FIG. 8 is a depiction of sum of the force vectors from FIGs. 6 and 7 that depicts the position the rotor to be offset from the centerline of the stator, and as the rotor is rotated it will whirl around following the combined force tracing shown in FIG. 8. It will also be appreciated that a myriad of other angle vectors and percentage of magnetic flux offsets can and do produce a multitude of other composite force shapes, and that the results shown within FIGs. 6, 7 and 8 are just examples that are presented to pictorially clarify the subject problems with these magnetic bearing arrangements. It should also be appreciated that numerous empirical tests of the individual rotor and stator magnets, and the composite magnetic bearing force generated by these components mimic the results depicted in FIGs. 6, 7 and 8.

SUMMARY OF THE INVENTION It has been recognized that it would be advantageous to develop a device for uniformly distributing the magnetic flux field emanating from a magnet. It has also been recognized that it would be advantageous to develop a device for concentrating, or increasing the density of magnetic flux field emanating from a magnet.

The invention provides a permanent magnet device including an axially polarized permanent annular magnet having two opposite faces. Additionally, a magnetically conductive annular faceplate is disposed on each of the opposite faces of the permanent magnet. Each faceplate is sized, shaped and oriented to equally distribute the flux lines emanating from the permanent magnet, and to increase the density of the magnetic flux field of the permanent magnet. In another aspect, the invention provides for a permanent magnet bearing device. The bearing device can include an annular stator magnet having an axially polarized permanent annular magnet having a pair of opposite axial faces. The bearing device can also include a rotor magnet disposed within the stator magnet. The rotor magnet can have an axially polarized annular permanent magnet having a pair of opposite axial faces. Additionally, each of a plurality of magnetically conductive annular faceplates can be disposed on a respective axial face of the rotor and stator magnets. Each faceplate can be sized and shaped to uniformly distribute and concentrate, or otherwise manipulate a magnetic flux field emanating from the rotor and stator magnets. For example, in a radial permanent bearing the shape of these devices resembles a washer.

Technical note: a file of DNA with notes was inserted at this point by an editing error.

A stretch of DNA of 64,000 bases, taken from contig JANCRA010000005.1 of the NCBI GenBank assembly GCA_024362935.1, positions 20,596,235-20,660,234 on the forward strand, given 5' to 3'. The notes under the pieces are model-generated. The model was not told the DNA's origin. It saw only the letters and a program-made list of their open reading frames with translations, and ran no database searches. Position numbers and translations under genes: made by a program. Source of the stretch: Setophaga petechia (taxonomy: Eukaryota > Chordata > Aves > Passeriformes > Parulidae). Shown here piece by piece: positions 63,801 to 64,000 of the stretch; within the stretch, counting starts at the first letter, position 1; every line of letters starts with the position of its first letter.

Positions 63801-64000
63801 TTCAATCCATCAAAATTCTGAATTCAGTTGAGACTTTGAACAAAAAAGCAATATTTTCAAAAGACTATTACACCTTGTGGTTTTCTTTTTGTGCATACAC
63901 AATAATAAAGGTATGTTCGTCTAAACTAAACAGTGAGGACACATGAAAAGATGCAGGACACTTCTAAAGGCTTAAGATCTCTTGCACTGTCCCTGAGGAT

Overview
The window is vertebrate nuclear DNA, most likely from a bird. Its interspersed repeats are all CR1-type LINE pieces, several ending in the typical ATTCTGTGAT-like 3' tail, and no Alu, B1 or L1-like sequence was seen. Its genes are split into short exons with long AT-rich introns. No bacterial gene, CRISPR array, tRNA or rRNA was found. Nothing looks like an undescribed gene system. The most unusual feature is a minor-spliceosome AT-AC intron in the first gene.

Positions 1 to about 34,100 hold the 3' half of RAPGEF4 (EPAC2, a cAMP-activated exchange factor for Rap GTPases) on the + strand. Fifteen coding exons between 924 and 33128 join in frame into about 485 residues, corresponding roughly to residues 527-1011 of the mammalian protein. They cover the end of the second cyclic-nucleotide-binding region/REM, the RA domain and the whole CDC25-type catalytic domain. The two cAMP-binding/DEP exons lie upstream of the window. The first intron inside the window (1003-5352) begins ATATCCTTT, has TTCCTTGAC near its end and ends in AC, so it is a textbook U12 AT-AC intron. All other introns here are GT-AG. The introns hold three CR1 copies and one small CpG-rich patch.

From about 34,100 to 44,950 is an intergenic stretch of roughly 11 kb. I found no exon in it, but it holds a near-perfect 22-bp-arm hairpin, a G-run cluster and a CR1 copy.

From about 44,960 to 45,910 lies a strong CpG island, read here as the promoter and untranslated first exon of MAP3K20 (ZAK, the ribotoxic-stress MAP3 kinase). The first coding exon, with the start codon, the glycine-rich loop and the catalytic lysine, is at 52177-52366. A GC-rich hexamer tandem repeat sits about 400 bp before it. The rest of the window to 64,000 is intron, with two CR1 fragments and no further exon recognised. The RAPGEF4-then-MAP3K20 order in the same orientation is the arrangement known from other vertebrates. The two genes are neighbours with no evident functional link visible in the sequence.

In yet another aspect, the invention provides for an electromagnetic motor device. The motor device can include a motor stator having an annulus shape and a plurality of magnetic poles disposed around the annulus. The motor device can also include a motor rotor disposed within the annulus of the motor stator. The motor rotor can include an axially polarized permanent magnet having a pair of opposite axial faces, and a plurality of magnetically conductive faceplates with each faceplate disposed on a respective axial face of the permanent magnet. Each faceplate can be sized and shaped to uniformly distribute and concentrate a magnetic flux field emanating from the rotor and stator magnets.

Additional features and advantages of the invention will be apparent from the detailed description which follows, taken in conjunction with the accompanying drawings, which together illustrate, by way of example, features of the invention.

BRIEF DESCRIPTION OF THE DRAWINGS

FIG. Ia is a perspective view of an axially polarized ring magnet;

FIG. Ib is a front view of the axially polarized ring magnet of FIG. Ia;

FIG. Ic is a cross section view of the axially polarized ring magnet of FIG. Ia; FIG. 2 is schematic view of the ring magnet of FIG. Ia, shown with idealized flux lines emanating from axial surfaces of the ring magnet;